Sodium current function in adult and aged canine atrial cells

Shigeo Baba, Wen Dun, Masanori Hirose, Penelope A. Boyden

Research output: Contribution to journalArticle

29 Citations (Scopus)

Abstract

The incidence of atrial fibrillation increases with age, but it is unknown whether there are changes in the intrinsic function of Na+ currents in cells of the aged atria. Thus, we studied right (RA) and left (LA) atrial cells from two groups of dogs, adult and aged (>8 yr), to determine the change in Na+ currents with age. In this study all dogs were in normal sinus rhythm. Whole cell voltage clamp techniques were used to compare the Na+ currents in the two cell groups. Immunocytochemical studies were completed for the Na+ channel protein Nav1.5 to determine whether there was structural remodeling of this protein with age. In cells from aged animals, we found that Na+ currents are similar to those we measured in adult atria. However, Na+ current (I Na) density of the aged atria differed depending on the atrial chamber with LA cell currents being larger than RA cell currents. Thus with age, the difference in INa density between atrial chambers remains. INa kinetic differences between aged and adult cells included a significant acceleration into the inactivated state and an enhanced use-dependent decrease in peak current in aged RA cells. Finally, there is no structural remodeling of the cardiac Na+ channel protein Na v1.5 in the aged atrial cell. In conclusion, with age there is no change in INa density, but there are subtle kinetic differences contributing to slight enhancement of use dependence. There is no structural remodeling of the fast Na+ current protein with age.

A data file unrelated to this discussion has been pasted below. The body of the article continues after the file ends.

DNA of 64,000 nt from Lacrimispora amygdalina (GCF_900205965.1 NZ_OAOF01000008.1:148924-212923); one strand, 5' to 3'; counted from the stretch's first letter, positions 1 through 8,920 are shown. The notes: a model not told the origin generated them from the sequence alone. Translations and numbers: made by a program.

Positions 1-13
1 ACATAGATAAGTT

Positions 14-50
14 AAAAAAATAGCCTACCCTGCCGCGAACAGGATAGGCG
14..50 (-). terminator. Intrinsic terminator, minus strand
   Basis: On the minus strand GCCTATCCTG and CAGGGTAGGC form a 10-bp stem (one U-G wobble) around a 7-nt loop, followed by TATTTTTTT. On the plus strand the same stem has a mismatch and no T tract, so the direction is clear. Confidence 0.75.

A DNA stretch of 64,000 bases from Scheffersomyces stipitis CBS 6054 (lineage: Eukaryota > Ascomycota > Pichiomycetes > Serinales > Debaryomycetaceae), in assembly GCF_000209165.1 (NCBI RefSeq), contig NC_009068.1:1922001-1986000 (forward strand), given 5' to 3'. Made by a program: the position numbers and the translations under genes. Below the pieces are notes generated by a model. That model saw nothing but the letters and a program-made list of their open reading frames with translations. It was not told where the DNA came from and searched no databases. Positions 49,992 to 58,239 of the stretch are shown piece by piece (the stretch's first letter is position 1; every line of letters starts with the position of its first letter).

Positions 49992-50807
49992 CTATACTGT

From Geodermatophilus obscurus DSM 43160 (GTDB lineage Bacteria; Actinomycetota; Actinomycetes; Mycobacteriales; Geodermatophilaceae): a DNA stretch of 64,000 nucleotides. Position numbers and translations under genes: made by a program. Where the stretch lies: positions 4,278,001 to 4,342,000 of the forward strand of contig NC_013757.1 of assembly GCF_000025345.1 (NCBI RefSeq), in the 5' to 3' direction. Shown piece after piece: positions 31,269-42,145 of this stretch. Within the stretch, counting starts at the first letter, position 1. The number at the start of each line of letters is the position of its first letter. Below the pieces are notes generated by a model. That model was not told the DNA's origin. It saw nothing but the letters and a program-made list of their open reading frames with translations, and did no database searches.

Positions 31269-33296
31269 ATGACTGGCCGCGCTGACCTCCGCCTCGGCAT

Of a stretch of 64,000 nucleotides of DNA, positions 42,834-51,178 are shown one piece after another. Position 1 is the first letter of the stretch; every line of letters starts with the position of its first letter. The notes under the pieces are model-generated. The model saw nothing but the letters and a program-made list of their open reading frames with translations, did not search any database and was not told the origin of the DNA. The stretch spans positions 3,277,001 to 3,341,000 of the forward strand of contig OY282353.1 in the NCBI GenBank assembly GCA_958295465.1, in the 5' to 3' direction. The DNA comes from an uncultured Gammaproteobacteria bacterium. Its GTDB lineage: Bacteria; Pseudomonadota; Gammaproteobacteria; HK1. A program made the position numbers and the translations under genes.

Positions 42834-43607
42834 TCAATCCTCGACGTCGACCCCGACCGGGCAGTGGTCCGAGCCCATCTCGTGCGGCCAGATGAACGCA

Original languageEnglish
Pages (from-to)H756-H761
JournalAmerican Journal of Physiology - Heart and Circulatory Physiology
Volume291
Issue number2
DOIs
Publication statusPublished - 2006 Aug 10

Keywords

  • Age
  • Arrhythmias
  • Atrial fibrillation
  • Ion channels
  • Remodeling

ASJC Scopus subject areas

  • Physiology
  • Cardiology and Cardiovascular Medicine
  • Physiology (medical)

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